Broo Lager (Victoria) - This beer has a slightly different take on the 'standard' lager format.  With subtle hints of honey and an after-taste of wheat, it would be a very pleasant drink to have on a warm afternoon.  I probably wouldn't recommend this beer as a 'session' beer as the dense wheaty after-taste may leave your tongue a little parched, but make no mistake, with its light, creamy head and interesting flavour, it is a well crafted beer.

- Stass

Wednesday, November 4, 2009

Beer Blog Beginnings

Brew tidings to you,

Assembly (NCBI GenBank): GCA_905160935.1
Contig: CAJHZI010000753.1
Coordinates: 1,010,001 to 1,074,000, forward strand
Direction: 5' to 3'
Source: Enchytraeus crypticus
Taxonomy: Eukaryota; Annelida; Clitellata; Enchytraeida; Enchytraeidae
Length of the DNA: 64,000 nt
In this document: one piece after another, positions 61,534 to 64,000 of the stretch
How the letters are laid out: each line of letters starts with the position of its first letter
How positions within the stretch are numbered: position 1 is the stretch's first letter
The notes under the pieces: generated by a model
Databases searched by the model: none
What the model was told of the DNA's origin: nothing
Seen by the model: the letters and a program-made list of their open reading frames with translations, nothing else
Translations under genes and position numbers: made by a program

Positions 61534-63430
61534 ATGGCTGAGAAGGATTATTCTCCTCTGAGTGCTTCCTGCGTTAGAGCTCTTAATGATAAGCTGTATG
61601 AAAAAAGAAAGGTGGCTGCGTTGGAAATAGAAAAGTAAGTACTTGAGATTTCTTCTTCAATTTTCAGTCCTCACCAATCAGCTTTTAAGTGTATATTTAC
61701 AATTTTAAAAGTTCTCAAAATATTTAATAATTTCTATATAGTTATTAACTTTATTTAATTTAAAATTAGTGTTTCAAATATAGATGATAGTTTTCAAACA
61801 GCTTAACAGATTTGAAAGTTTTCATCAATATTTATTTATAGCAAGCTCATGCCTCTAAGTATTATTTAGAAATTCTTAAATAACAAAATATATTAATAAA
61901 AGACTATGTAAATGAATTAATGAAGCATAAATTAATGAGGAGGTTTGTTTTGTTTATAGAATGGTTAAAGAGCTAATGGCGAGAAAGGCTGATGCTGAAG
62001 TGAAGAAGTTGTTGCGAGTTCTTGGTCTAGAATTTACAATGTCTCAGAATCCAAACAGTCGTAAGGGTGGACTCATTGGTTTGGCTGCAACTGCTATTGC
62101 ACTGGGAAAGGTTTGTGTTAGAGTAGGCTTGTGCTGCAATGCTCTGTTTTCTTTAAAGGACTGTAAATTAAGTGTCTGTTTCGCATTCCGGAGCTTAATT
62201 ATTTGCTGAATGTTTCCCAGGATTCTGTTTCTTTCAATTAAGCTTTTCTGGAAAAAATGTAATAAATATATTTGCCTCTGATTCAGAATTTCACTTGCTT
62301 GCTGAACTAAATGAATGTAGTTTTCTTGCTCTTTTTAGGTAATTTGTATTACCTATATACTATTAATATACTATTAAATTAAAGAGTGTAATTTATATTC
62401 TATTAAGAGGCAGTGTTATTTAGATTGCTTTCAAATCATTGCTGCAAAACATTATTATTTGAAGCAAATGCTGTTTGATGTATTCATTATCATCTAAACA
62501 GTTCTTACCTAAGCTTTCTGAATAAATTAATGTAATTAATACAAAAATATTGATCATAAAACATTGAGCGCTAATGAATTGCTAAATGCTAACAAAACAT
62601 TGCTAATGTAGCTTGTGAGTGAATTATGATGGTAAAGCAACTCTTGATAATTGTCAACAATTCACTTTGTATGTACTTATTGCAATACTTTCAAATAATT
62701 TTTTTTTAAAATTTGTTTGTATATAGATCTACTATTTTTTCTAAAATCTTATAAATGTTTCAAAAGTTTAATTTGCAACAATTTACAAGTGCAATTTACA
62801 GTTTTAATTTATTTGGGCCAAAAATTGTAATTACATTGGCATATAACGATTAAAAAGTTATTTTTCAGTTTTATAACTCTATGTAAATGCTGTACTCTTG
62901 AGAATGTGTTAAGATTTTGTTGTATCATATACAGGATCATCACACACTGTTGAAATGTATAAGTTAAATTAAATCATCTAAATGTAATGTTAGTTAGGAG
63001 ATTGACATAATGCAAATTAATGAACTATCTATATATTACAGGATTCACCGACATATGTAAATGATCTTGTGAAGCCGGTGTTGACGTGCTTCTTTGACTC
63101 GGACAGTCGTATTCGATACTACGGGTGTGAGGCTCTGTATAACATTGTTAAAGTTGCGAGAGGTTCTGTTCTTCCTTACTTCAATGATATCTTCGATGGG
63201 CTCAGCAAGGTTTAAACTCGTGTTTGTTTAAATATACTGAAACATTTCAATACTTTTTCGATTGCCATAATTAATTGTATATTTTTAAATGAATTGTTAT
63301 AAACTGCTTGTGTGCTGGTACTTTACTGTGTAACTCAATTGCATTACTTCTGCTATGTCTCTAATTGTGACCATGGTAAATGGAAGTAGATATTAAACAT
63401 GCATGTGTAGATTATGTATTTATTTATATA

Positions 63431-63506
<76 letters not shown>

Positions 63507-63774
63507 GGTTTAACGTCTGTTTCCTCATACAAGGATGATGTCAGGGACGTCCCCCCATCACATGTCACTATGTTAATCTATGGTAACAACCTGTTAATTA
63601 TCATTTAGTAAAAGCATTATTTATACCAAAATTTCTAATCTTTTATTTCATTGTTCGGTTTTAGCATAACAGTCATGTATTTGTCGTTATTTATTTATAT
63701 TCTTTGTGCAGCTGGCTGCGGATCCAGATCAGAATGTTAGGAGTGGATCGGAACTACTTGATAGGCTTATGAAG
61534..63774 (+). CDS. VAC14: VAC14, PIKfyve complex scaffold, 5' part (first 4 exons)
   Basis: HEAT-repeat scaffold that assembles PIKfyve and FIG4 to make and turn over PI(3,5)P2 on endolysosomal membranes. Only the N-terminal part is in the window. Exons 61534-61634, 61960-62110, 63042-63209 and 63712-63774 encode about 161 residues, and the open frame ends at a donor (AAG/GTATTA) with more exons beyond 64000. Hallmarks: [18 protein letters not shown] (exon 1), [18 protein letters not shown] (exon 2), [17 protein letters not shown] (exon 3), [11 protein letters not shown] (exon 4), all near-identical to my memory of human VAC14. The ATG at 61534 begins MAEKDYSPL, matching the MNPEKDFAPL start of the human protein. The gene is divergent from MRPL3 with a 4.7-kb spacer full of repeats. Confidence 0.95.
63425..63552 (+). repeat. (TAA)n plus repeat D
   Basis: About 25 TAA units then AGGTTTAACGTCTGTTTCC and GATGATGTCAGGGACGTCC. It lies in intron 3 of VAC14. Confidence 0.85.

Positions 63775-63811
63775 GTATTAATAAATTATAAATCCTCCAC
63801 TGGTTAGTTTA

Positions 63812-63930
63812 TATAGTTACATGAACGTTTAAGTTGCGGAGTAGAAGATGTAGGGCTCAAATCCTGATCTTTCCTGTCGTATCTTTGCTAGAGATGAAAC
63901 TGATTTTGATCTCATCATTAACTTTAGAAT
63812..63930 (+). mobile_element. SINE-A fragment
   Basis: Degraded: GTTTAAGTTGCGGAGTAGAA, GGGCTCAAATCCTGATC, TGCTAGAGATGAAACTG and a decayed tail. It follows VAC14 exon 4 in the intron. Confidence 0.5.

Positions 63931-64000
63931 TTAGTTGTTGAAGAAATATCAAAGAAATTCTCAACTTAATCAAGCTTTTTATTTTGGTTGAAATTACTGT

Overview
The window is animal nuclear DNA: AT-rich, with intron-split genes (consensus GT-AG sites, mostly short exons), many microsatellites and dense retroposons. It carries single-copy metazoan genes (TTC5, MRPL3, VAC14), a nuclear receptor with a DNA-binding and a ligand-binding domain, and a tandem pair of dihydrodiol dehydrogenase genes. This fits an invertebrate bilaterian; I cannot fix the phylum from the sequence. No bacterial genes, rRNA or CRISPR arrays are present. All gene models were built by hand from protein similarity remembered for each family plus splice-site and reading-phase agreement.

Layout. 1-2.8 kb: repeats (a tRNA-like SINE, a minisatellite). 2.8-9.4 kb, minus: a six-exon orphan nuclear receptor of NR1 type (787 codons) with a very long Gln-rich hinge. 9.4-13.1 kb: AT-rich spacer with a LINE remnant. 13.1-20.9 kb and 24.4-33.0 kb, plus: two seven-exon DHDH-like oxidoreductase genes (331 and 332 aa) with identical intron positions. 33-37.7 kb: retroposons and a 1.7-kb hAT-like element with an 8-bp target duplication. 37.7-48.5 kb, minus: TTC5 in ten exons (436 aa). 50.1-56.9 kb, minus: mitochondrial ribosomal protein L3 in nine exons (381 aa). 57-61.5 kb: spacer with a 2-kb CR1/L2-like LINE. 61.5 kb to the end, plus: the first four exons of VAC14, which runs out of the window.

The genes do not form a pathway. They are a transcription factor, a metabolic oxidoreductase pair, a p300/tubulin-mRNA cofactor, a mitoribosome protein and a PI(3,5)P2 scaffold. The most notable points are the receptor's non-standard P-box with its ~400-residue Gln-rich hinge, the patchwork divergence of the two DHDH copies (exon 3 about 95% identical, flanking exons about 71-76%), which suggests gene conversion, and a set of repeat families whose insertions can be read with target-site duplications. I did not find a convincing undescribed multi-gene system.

I am the other part of this team. This is my first time combining beer with tech, but with all the pixels out there, why not use them to record my journey with beer? Like Stass, I grew up in the Hunter Valley in NSW. After running the gauntlet of easily attainable beers (damn you highly distributed bad beers), found a standard in Tooheys Old which seemed to meet my style. I could have forever stayed on this beer and never explored any further, but then St Patrick's Day in 1999, I tried my first Guinness, and after the mainly watery aussies beer, this beer opened my eyes (and tastebuds) to the potential of Beer, and my desire to try out as many as I could in the time I have left on this earth. My alter ego Guinness Man was therefore born on this day, and led me to travel to Ireland in 2008 to 'sample' Guinness all over it. In between and since, i have enjoyed finding and trying many different beers, of course with a focus on ales, and darker ales in particular. However, as may friends and family will attest, I'll try any beer once. As Michel De Montaigne wrote back in the 1580's "to be a good drinker you must not have too tender a palate...we ought to refuse no opportunity for a drink; we ought always to have the desire for one in our heads". This I have translated into my rule of 'if it is free and has alcohol in it, I will not refuse it'.